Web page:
Marie-Hélène Budworth

Associate Professor of Human Resource Management, specializing in learning, development & motivation.

Marie-Hélène Budworth

Using Big Data to predict well-being

November 18th, 2014 · 3 Comments · Uncategorized

Achievement concept in tag cloud

I recently had the privilege of attending a lecture by Dr. Marty Seligman where he was awarded the inaugural Tang Foundation prize.  Dr. Seligman is a prominent psychology, past president of the American Psychological Association, creator of the modern day field of Positive Psychology.  In his lecture, he talked about where we have been as a field, where we are today, and where we are going.  I was particularly struck by his ideas around future research methods.

To date, the field of psychology has relied heavily on self-report measures.  In fact, a large part of the advancement of psychology as a science has been around rigorous measurement and assessment using paper and pencil measures.  Dr. Seligman argues that the days of self-report a numbered!  A bold statement when one considers the prominence of this method across the field.

A recent series of studies by Seligman and colleagues has found that Big Data might be a way forward in terms of deepening our understanding of psychological processes, particularly at the community or population level.  In his recent work, mined Twitter and Facebook posts for 45,000+ words used in updates.  The words that were searched focussed on affective states, positive and negative.  Specifically, he and his colleagues looked for well-being words and found that he could use the word clouds created by these feeds to predict heart disease within communities.  In sum, when words associated with well-being were used at a higher level within a community, that community suffered less heart disease relative to commutes where these words were used less frequently.  The interesting thing about this finding is that young people were the ones tweeting and updating their Facebook status while older people were the ones suffering from heart disease!  The wellness of the young people predicted heart disease among older individuals?!

In Dr. Seligman’s words, we are moving toward being able to predict well-being at the community, and eventually country level, by looking at data available through social media.

There are clear applications of Big Data for organizational behaviour and HRM.  What are the factors that drive innovation and creativity?  What are the features of an organizations culture?  This information can be gather by the way in which we communicate – the language used in emails, intranet posts, speeches, publications.  What other questions can be answered by Big Data within organizations?


3 Comments so far ↓

  • Michael B

    Great article Marie! After reading this post it helped spark a memory I had when reading another article from last year titled ‘Cloud, big data and social media transforming HR’. Seeing such research as the one study conducted by Seligman and colleagues helps bring that article to life finally in some capacity. I think we live now in an interesting time where we will slowly start to see HR departments slowly starting to learn about the impact that social analytics, cloud and other technical innovations could have in driving the effectiveness of their businesses!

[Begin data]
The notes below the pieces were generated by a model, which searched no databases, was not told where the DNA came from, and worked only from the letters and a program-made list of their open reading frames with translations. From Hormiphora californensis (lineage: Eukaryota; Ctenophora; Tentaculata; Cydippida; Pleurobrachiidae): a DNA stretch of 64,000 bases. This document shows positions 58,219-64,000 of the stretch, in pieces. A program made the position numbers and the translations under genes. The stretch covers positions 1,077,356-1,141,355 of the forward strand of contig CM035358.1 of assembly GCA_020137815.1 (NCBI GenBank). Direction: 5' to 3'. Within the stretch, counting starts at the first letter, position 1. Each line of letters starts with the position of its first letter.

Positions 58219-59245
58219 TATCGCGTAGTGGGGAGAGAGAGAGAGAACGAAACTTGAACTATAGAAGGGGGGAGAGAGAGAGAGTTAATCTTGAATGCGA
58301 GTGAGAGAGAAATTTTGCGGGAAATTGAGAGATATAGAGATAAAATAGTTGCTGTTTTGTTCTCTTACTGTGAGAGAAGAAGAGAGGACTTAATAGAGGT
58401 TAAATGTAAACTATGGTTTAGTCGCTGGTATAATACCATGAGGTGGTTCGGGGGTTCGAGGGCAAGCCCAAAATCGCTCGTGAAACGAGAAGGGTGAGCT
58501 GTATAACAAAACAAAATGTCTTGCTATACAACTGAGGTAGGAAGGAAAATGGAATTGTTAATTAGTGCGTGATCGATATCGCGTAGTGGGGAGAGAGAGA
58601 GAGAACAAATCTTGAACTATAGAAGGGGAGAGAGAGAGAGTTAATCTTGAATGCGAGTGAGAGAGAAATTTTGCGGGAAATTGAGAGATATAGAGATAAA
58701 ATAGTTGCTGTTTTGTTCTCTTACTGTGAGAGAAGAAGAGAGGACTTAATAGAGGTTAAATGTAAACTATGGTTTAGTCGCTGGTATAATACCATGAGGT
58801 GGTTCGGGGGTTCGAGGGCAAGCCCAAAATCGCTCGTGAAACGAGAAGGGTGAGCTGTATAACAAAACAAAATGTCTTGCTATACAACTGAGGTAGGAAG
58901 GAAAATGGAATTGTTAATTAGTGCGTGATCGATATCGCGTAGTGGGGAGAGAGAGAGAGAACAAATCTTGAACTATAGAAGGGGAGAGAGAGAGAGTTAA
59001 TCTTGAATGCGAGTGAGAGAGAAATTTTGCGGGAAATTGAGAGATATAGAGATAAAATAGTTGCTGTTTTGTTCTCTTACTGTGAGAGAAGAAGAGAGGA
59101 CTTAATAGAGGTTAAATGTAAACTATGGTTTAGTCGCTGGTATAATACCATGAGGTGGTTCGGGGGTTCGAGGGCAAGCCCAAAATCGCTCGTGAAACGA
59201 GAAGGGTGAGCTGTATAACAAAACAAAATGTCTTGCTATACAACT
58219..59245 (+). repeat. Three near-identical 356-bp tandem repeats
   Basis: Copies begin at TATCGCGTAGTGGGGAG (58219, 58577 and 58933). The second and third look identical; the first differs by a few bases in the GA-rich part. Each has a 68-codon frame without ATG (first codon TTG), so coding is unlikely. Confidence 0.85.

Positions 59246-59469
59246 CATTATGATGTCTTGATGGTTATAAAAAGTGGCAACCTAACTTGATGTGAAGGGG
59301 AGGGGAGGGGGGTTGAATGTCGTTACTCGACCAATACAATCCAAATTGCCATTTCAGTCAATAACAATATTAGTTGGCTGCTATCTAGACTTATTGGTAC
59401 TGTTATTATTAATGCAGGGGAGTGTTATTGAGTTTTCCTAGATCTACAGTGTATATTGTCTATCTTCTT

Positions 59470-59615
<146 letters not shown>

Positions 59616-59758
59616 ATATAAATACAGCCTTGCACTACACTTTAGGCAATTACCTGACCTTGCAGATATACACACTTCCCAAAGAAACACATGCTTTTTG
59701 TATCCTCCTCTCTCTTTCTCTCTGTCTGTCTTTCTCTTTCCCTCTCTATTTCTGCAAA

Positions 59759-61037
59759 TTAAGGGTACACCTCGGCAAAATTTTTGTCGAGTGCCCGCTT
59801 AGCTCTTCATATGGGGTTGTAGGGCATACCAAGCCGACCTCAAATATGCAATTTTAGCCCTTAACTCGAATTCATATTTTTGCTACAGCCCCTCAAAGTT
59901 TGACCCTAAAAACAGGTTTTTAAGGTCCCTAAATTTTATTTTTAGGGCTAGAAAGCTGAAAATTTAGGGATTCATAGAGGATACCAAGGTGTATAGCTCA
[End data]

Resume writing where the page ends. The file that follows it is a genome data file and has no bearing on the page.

• budworth

    Larry I – I thought I would shed light on how big data in a HRM context can be used for predictive measures. For instance through telematics, modern trucking companies can monitor the behavior of their drivers. They may measure speed, braking, turning acceleration etc to determine driving patterns.

    Today this data is used for training and development of drivers on better behaviours to improve safety. In the near future when this data sample becomes larger and more complex we will have ability to analyze patterns that develop before a crash. Knowing what subtle changes predict a crash, we will be able to identify and warn the driver of their behavior, flashing a warning to the driver to indicate their driving puts them at a high risk of accident in the next X hours. Hopefully this stark warning will serve to alter their behaviour.

    These measures can be used for all sorts of worker safety issues in high risk occupations.

  • budworth

    Erin T – Interesting article, Marie!
    Dr. Seligman’s research on positive psychology is very interesting, especially in regards to analyzing big data of the organization to determine “psychological processes” of employees. Although, it would be interesting to discover if there are any other studies that take this research a step further, by way of using similar techniques to apply to reviewing big data such as emails and internal webchats and how they define an organization’s culture. More specifically, how does employee language , and their online presence through intranet websites, internal organization chats etc., shape and form the language of the organization? If the way employees interact with each other defines the mood and culture of the organization, can an organization determine which form of communication can have the highest impact in altering a company’s culture? And with this information readily at hand, would the organization be willing to manage or “manipulate” (for lack of a better word) the language to make adjustments and have a more positive impact on a culture that may be considered negative or toxic. Also, when organizations have the opportunity to view big data and interpret the language of the employees, does this pose a potential problem of gaining too much control and power over the organization. (extreme micro-management)